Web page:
Defending champion Roger Federer breathed a sigh of relief after winning his first round match at Wimbledon today.
Federer beat France's Paul-Henri Mathieu 6-4, 6-2, 6-4 in sweltering conditions on Centre Court to make a successful start in his bid for a third straight title.
The top seed and world No 1 was never in any danger against the talented but inconsistent Mathieu, but was delighted to extend his winning streak on grass to 30 matches.
"I definitely feel relieved," said the 23-year-old Swiss, aiming to become the eighth man in Wimbledon history to win a hat-trick of titles.
"You're into the tournament, you've seen the fans, you don't have to leave right away so that's nice!
"There's always something special when you come back and try to defend the Wimbledon championship."
Federer broke Mathieu's serve in the opening game of the match and served those four aces to take a 2-0 lead, but was surprisingly broken straight back as Mathieu demonstrated his obvious talent.
But the Frenchman can be infuriatingly inconsistent and promptly lost his serve again and from then on never threatened to cause an upset.
Federer added: "When I warmed up on the outside courts everybody came into the grounds and were wishing me good luck. It was a lot of fun and I was really surprised how they cheered for me. I guess in England they are very friendly and nice and I definitely enjoyed that."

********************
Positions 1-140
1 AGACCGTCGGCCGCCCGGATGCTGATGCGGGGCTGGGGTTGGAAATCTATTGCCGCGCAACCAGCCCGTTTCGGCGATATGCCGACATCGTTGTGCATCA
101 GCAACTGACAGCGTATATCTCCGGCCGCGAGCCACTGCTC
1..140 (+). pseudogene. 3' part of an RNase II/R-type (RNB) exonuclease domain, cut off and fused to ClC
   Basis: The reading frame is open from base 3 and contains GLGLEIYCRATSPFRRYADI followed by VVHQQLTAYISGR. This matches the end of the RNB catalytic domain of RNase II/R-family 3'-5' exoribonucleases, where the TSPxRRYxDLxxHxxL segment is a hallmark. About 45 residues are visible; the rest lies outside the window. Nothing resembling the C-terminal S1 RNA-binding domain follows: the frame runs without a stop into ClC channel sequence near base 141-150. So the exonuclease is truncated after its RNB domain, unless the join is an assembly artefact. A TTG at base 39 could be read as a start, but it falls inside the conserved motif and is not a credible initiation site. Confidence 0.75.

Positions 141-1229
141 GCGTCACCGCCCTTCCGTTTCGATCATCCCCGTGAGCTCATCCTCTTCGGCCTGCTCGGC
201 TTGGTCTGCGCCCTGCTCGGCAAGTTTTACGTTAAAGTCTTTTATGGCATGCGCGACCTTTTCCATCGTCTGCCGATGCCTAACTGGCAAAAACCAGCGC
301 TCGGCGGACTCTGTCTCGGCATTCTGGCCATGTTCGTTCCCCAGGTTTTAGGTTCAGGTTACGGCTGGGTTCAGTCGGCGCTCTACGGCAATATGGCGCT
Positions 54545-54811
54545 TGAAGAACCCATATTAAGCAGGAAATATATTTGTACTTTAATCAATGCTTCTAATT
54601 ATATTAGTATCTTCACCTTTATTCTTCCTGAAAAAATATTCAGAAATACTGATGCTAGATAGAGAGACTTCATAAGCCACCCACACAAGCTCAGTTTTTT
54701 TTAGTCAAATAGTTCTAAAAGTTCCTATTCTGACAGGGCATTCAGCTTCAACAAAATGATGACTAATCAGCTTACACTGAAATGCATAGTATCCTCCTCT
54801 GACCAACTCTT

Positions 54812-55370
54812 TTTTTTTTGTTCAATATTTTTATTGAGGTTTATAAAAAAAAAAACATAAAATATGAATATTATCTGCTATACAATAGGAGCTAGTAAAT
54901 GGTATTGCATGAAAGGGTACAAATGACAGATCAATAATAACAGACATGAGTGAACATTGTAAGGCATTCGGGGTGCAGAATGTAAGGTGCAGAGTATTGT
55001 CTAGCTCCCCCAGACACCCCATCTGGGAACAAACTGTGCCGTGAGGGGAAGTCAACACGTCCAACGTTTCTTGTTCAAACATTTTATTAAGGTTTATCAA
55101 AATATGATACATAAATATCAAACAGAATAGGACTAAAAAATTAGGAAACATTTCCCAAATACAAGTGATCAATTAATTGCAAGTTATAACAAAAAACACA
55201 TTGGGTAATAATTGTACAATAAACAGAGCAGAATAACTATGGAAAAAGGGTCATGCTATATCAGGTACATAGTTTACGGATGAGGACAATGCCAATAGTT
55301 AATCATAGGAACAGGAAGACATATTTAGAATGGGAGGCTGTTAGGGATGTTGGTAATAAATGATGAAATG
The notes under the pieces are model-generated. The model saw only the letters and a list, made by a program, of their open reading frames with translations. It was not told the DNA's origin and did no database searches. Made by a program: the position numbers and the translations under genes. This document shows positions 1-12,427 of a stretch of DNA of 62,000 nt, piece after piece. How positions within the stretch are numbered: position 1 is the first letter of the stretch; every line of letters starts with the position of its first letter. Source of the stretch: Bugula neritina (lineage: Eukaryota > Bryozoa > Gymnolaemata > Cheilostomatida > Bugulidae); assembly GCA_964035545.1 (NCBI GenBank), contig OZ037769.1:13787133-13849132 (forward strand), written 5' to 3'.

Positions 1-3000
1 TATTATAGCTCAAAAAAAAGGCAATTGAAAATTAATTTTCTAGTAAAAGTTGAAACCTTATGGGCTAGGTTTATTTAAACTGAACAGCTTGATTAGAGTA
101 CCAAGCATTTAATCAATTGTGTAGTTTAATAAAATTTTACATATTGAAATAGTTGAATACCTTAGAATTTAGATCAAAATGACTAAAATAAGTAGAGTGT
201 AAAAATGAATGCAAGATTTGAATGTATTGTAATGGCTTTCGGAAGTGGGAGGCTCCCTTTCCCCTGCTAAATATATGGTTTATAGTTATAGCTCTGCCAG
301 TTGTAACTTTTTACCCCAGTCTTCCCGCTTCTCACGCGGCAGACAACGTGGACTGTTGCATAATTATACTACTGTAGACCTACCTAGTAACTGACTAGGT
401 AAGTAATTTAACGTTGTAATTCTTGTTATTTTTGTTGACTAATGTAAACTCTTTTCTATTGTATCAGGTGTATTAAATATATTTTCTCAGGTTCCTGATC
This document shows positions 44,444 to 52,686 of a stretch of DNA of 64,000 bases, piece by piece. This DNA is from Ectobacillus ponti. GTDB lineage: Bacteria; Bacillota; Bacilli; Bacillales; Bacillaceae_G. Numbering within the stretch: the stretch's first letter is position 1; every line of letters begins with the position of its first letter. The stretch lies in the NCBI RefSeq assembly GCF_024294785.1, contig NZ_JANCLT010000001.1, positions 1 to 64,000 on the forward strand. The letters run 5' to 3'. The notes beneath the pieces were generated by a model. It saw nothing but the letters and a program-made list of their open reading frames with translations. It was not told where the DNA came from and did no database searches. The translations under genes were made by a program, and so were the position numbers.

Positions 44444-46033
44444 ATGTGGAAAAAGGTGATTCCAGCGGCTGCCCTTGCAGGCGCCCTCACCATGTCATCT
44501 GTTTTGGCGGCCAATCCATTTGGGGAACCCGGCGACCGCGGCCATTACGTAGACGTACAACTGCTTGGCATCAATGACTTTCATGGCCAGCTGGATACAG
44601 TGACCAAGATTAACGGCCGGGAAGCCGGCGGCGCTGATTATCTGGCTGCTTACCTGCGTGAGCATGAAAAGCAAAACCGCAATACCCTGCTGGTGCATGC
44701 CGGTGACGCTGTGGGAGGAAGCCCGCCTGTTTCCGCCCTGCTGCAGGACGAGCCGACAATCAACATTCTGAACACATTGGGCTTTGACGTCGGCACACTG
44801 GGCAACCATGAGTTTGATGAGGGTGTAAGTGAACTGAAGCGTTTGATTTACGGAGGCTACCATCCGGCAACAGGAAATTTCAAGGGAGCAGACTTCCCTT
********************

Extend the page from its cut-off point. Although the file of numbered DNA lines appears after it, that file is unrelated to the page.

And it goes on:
Federer will now play Czech Ivo Minar in the second round, a player he beat earlier this season in Dubai on the way to one of his seven tournament victories on three different surfaces.
He has only lost three matches this year, and five since winning the Wimbledon title for a second time, and felt his serve was back on track after his defeat to eventual winner Rafael Nadal in the French Open semi-finals.
Now that the last of the twinges appear to have gone, Lleyton Hewitt is aiming to reprise the serve that won him the title three years ago.
After delivering 19 aces to blitz Belgium's Christophe Rochus out of Wimbledon in straight sets, the Australian said: "I've never practised as hard as in the last few weeks. It is an area we have been working on.
"I know I am a good enough returner already to ensure enough opportunities to break if I can clean up my service and I've got more variety now.
"Those two weeks I won the tournament here I served extremely well - the best I've ever served but on the grass, it means so much, especially when it is as slow as now."
Hewitt, 25, served a handful of double-faults but came up with a 125mph cracker when he needed it out on Court One.
Rochus, the older of two brothers on the circuit, was always on the back foot.
Hewitt, soon to become a father after splitting with Belgian star Kim Clijsters and taking up with an Australian soap star, zipped off three consecutive aces in the opening game and added steadily to them as well as coming up with a succession of passes and neat touches.
After the 6-3, 6-3, 6-1 destruction in just 92 minutes he said: "I'm happy with where I am at the moment."
Marat Safin stormed into the second round with his confidence soaring, 12 months after vowing he would never play Wimbledon again.
The No 5 seed produced a powerful and precise display to beat experienced Thai Paradorn Srichaphan 6-2, 6-4, 6-4. And afterwards Safin was unrecognisable from the player who slunk out of the tournament at the first round stage last year, cursing the surface upon which he had had so little success.
Safin said: "I need to hold these feelings for as long as I can because it looks like I have found my game.
"I have found the confidence that I was missing for the past six months."